Liza Marklund och den feministiska litteraturfabriken : om sanning, lögn och medielogik i Gömda-debatten

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Liza Marklund och den feministiska litteraturfabriken : om sanning, lögn och medielogik i Gömda-debatten

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Publication Article, peer reviewed scientific
Title Liza Marklund och den feministiska litteraturfabriken : om sanning, lögn och medielogik i Gömda-debatten
Author(s) Sarrimo, Cristine
Date 2010
English abstract
In her ”true” stories Buried Alive and Asylum Granted Liza Marklund, Swedish journalist and crime writer, acts as a ghost writer for Maria Eriksson’s presumed life story of abuse, hiding and flight to the USA where she, according to Marklund’s novel, was granted asylum. In 2008 the journalist Monica Antonsson published Mia – The Truth About Buried Alive. In the book she questions the factual background of Buried Alive. Marklund argued that although some changes were made to make identification of the characters more difficult, the bulk of the story was factually correct. Antonsson’s book initiated a heated debate in webloggs in 2009. When faced with Antonsson’s critique, former fans of Marklund accused her of being a liar, protected by politicians as well as the so called media elite. In this article, the debate about Buried Alive and Marklund’s position as a popular and influential feminist, is analyzed as a manifestation of a mediatized logic consisting of the ongoing intimization, feminization and commercialization of the public sphere, which ultimately deprofessionalizes the traditional role of the writer as well as the journalist. The users of social media precipitate this development. It is argued that this intimization process is part of a desire for a new realism, elaborated in ”true stories” in both literature, film, reality shows and the art world. Buried Alive and Asylum Granted are a mixture of fact and fiction – faction – which has its roots in contemporary reality culture as well as tabloid journalism. When negotiating about truth and lies in these books, thus reconstructing a traditional discourse of accusation, the bloggers forced Marklund to defend herself. This shows that Marklund’s Buried Alive not only creates a naive emotive reader craving for the truth, but also a new ”fourth estate” public position for amateur users of social media.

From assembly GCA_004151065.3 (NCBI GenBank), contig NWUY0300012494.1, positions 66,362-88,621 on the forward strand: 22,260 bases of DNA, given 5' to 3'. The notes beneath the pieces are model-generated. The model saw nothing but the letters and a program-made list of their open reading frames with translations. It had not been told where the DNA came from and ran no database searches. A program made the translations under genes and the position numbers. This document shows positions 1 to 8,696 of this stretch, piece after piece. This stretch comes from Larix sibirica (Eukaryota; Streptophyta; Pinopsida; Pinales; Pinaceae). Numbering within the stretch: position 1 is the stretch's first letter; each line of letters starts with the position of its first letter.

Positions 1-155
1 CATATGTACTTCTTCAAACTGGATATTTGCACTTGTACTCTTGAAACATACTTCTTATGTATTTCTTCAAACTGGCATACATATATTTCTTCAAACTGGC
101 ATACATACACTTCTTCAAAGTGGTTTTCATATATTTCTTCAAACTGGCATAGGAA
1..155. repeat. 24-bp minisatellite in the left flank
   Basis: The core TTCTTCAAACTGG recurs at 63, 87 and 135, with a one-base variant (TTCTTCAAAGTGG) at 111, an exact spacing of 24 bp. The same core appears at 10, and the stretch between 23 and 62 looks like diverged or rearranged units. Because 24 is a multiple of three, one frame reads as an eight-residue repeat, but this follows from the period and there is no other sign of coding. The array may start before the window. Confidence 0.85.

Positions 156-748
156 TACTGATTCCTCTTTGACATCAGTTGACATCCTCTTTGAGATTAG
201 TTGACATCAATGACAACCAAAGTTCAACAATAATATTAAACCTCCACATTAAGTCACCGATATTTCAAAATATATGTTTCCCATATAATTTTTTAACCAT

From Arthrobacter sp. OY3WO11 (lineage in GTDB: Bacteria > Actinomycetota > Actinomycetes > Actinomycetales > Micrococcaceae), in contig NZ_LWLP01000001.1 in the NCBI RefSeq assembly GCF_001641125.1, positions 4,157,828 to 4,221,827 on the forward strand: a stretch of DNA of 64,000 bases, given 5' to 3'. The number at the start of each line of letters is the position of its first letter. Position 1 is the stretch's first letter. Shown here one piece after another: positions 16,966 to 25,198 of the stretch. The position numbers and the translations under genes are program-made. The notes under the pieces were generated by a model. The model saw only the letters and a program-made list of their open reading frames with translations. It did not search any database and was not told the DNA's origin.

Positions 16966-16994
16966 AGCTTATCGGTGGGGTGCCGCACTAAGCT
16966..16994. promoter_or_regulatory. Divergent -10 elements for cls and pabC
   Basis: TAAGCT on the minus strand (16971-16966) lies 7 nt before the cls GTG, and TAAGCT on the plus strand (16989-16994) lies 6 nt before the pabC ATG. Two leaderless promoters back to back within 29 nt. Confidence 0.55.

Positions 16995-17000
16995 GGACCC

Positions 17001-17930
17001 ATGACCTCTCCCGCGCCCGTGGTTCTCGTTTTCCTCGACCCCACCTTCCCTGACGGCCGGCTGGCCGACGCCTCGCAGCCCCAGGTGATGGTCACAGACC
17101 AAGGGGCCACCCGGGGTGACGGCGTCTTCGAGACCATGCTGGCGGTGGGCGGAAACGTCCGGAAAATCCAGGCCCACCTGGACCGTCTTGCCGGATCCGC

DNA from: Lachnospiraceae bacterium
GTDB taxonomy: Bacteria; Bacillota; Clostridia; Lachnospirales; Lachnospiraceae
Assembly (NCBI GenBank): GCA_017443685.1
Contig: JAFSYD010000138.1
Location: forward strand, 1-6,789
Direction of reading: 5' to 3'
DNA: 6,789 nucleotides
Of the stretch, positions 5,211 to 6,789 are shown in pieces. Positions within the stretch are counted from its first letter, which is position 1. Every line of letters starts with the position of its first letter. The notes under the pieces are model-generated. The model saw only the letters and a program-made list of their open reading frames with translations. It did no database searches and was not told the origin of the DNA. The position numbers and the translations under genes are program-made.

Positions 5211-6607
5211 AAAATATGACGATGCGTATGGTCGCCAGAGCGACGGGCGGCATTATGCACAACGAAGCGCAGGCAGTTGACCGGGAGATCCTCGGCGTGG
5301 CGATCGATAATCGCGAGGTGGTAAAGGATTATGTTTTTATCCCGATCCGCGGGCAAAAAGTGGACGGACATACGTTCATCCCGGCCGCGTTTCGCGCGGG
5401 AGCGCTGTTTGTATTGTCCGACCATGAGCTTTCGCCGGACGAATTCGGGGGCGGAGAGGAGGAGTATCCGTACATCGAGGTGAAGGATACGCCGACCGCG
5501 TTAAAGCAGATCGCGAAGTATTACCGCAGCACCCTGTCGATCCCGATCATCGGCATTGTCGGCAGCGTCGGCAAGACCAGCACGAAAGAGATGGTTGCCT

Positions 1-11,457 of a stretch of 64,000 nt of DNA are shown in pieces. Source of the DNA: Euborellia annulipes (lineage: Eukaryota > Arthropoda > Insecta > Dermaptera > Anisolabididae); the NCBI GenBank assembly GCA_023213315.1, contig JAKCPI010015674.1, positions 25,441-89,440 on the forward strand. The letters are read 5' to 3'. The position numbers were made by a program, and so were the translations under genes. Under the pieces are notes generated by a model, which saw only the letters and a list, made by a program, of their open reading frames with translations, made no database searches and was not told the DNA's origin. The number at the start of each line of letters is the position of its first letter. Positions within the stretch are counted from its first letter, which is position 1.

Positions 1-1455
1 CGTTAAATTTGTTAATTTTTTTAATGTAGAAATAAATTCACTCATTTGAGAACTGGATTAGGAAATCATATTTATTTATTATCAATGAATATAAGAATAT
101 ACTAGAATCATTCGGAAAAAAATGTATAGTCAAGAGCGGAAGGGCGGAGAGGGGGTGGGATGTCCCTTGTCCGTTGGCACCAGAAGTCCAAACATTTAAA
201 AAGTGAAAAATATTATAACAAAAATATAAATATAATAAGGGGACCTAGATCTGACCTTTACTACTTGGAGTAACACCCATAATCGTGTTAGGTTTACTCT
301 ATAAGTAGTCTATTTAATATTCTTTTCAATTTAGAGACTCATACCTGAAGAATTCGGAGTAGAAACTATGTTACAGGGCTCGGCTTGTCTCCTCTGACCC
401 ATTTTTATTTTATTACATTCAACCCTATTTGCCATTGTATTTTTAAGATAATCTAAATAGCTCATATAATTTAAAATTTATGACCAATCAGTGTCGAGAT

Host/Issue Tidskrift för genusvetenskap;4
ISSN 1654-5443
Pages s 79-106
Language swe (iso)
Subject(s) reality culture
public sphere
webloggs
intimization
commercialization and feminization
Humanities/Social Sciences
Research Subject Categories::SOCIAL SCIENCES::Other social sciences::Media and communication studies
Handle http://hdl.handle.net/2043/11807 (link to this page)

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